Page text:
When my mom and I visited my brother and his family in Naples, Italy, Matt and Emily made sure we saw the sights. For one thing, I’m pretty allergic to cats, and Emily wanted to minimize my exposure to their cat by getting us out of the apartment as frequently as possible. For another, we were in Italy — and who knows when or if we’ll be back?
So the photos below — a mix of landscapes, food and cute baby — are largely in chronological order of our travels around southern Italy and then our four-day excursion to Rome and Florence. Enjoy!
Our first outing took us along the Amalfi Coast, where the views and seafood are ample.
Matt and Emily generally feed Layla “real people” food. She’s not allowed extremely salty things like prosciutto, but she can handle Indian food and a variety of other cuisines, and Emily always cuts up small samples of the meal for Layla to eat. So, nobody was surprised when Layla grabbed one of the lightly fried sardines that Matt left on his platter…
…but everyone — including Layla herself — was surprised when she ate the tail end of the fish:
…and we discovered that Layla, who previously hated gelato for its frigidity, is okay with it as long as she’s holding the spoon:
It’s easier to say Matt and Emily live in Naples, but they’re a bit removed from the city itself. Anyway, Emily took my mom and me into downtown Naples to check out some old churches (including Chiesa del Gesù Nuovo di Napoli and Museo Cappella Sansevero) and, of course, eat true Neapolitan pizza.
We learned that verace pizza napoletana (“true Neapolitan pizza”) is taken pretty seriously. There’s even a sort of governing body that inspects and approves pizzerias that produce verace pizza napoletana. Matt was a big fan of L’Antica Pizzeria da Michele — until he found out that that’s where Julia Roberts ate pizza in the movie Eat Pray Love. (Awful movie.) Since then, his loyalty lies with Pizzeria di Matteo (whose website includes an entire section about Bill Clinton’s visit there), where Emily took us:
It was pretty tasty.
Matt and Emily spent their fourth wedding anniversary in Rome… with their baby and the in-laws.
And then the restaurant where we ate dinner (I had carbonara) had a pretty teeny bathroom, so Emily had to change Layla’s diaper in a dark alley between parked Vespas. Typical.
The next morning, Matt and Emily dropped my mom and me off at Musei Vaticani, where antiquity is on display for thousands of tourists and their iPad cameras. One of my favorite rooms was the map room:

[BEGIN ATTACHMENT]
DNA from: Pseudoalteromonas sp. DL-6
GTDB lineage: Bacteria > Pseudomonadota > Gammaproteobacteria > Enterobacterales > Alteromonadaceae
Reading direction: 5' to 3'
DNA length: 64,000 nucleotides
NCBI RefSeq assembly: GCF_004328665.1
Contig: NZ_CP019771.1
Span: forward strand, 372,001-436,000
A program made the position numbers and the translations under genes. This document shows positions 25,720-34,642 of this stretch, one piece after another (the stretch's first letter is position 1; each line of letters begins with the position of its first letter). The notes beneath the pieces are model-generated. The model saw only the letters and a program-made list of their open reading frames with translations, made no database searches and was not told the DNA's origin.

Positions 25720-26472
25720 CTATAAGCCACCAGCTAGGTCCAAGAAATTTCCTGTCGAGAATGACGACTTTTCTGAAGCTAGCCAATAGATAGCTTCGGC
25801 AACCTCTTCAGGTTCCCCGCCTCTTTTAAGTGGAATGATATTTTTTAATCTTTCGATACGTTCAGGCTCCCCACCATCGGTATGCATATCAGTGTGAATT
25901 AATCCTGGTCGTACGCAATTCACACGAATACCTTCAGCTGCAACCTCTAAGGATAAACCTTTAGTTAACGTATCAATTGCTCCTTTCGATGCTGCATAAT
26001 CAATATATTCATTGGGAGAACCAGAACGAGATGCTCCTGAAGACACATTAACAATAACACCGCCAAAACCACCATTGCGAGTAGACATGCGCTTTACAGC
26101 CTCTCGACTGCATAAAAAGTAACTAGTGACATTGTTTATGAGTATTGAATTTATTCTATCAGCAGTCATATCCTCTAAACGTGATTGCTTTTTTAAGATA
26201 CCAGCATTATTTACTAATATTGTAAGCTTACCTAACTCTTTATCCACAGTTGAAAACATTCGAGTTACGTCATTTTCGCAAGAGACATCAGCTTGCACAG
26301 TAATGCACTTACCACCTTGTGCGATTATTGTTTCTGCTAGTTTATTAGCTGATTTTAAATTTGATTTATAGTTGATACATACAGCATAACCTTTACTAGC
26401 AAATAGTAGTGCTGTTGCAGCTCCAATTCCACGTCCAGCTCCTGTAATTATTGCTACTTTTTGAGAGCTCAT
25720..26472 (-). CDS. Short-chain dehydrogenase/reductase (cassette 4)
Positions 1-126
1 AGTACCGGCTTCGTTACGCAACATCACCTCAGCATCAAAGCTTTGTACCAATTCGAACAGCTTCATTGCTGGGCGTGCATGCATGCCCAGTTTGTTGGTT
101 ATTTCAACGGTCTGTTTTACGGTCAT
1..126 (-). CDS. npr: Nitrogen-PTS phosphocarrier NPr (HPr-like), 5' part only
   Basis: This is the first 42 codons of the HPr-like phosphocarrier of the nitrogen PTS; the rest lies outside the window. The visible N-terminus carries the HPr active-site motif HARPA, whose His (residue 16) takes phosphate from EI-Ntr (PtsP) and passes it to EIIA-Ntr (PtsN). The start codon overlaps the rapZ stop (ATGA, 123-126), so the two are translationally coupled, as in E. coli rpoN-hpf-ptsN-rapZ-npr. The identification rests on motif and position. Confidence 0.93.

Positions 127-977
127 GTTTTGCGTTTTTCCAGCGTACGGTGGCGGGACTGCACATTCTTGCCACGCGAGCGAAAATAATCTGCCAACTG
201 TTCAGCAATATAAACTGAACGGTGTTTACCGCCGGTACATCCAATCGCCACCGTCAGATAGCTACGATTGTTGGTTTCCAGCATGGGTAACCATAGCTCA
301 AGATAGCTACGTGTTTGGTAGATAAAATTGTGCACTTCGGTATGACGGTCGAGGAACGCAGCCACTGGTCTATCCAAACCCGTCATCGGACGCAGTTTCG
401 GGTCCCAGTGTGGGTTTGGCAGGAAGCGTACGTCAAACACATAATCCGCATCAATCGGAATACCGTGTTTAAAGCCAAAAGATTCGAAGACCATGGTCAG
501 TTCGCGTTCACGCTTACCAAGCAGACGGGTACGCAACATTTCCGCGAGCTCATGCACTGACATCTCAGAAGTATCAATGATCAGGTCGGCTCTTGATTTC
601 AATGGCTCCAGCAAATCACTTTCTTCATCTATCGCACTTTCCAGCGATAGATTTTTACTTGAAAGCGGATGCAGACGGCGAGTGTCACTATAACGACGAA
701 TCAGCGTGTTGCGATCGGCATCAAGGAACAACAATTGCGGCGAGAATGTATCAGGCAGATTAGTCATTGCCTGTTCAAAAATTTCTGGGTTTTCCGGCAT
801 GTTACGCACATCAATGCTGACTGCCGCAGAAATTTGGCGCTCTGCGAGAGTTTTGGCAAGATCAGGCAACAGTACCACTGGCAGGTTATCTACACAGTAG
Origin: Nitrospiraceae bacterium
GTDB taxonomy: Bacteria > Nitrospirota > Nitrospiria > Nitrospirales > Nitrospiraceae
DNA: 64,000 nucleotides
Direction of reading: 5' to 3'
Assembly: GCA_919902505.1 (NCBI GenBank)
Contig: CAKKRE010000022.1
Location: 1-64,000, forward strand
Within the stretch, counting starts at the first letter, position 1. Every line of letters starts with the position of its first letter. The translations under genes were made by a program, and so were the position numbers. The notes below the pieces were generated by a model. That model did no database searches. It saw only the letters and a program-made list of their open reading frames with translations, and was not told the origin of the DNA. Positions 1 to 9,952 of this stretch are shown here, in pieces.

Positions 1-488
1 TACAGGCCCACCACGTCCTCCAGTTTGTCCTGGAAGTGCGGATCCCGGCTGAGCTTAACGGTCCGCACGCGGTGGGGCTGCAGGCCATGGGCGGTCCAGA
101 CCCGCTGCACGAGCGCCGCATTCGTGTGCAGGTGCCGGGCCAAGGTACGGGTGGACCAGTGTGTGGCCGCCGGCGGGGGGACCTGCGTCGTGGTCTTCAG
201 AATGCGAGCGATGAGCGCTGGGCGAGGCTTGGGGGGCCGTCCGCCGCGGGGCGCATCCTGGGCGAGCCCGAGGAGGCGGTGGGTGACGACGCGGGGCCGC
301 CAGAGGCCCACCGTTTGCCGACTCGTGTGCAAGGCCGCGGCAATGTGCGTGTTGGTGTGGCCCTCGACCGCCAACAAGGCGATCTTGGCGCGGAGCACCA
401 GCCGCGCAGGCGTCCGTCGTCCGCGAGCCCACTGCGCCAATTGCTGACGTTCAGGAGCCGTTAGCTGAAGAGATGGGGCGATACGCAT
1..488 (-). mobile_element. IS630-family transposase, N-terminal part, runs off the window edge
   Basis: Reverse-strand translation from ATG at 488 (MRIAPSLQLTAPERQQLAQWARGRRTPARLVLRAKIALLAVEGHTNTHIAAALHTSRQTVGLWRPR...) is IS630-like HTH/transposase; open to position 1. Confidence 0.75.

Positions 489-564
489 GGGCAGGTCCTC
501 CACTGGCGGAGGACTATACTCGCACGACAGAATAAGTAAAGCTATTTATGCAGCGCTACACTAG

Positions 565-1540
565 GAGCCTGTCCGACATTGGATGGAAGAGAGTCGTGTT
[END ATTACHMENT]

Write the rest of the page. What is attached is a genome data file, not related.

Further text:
After going through la Cappella Sistina, missing the Raphael Rooms (sigh) and deciding not to tour la Basilica di San Pietro in Vaticano because of the crazy-long line leading up to it, Mom and I reunited with Matt and Emily in time for lunch at a trattoria on the other side of the river. Oh yeah, and Layla too:
Later that evening, we trotted back across the river, back to la Basilica di San Pietro, in hopes that we could go right on in, right before it closed for the night.
Sure enough, an hour before closing, there was absolutely no line to get into the basilica. And, as huge as the place is, it was quiet and intimate. Tourists were strangely respectful, and often difficult to distinguish from those who had come to pray and pay respects. We had, by this point in our trip, seen quite a few churches and a lot of antiquity, but I was overwhelmed by the basilica. History happens there, and you can feel it as you walk up and down, as statues of saints and popes watch over you, as visitors who would otherwise be loud and obnoxious dare not disturb the reverent hush.
The next morning, Matt, Mom and I visited il Colosseo — the inside — before we left Rome, and after seeing the majesty and feeling the history in la Basilica di San Pietro, I was left somewhat unimpressed by the amphitheater. Certainly it’s older than the basilica, but I had a harder time picturing history there, especially in its much-altered condition almost two millennia past its heyday.
We then left for Florence, where Emily had rented out a flat via Airbnb. The flat came equipped with a moderate kitchen, which included an oversized ladle that didn’t quite fit over Layla’s head:
Then, per our landlady’s recommendation, we ate at a wine bar after an evening walk around Florence.
The food was pretty spectacular. We’d been eating traditional Italian for several days, so it was refreshing and amazing to eat modern, non-traditional Italian:
The next day, after a few detours (including a closed-on-Sundays market, Italian “leather” goods sold by Indian street vendors and Galleria degli Uffizi), Emily and I ran through the rain and lumbered our way up the 414 steps of il Campanile di Giotto, which is the free-standing belltower adjacent to il Duomo di Firenze, on top of which sits la Cupola di Brunelleschi, which is basically the biggest reason why anyone would climb 414 steps in Florence, Italy.
(I don’t think I have enough dependent clauses there.)
I’ll have a (very short) blog post dedicated entirely to la Cupola di Brunelleschi, but for now, suffice it to say that we were trapped inside the top of the tower due to a heavy downpour… so, Layla got some exercise while we waited out the rain:
Then, 414 steps down and a few hours later, we found ourselves back at the Italian “leather” goods street stalls.
The following morning, we said farewell to Florence…
…and hello to…
Montepulciano is a Tuscan town known for various food products including wine, cheese and pork. But we had a very specific mission to complete in Montepulciano: Eat Matt’s favoritest Italian dish.
We ate this monstrous piece of meat — as well as a few primi piatti — at Osteria Acquacheta:
One last picture of baby with ridiculous hat…
One last look at an Italian (Tuscan) countryside…
And then back to the province of Naples…
…where Mom and I ate our Last Supper (in Italy):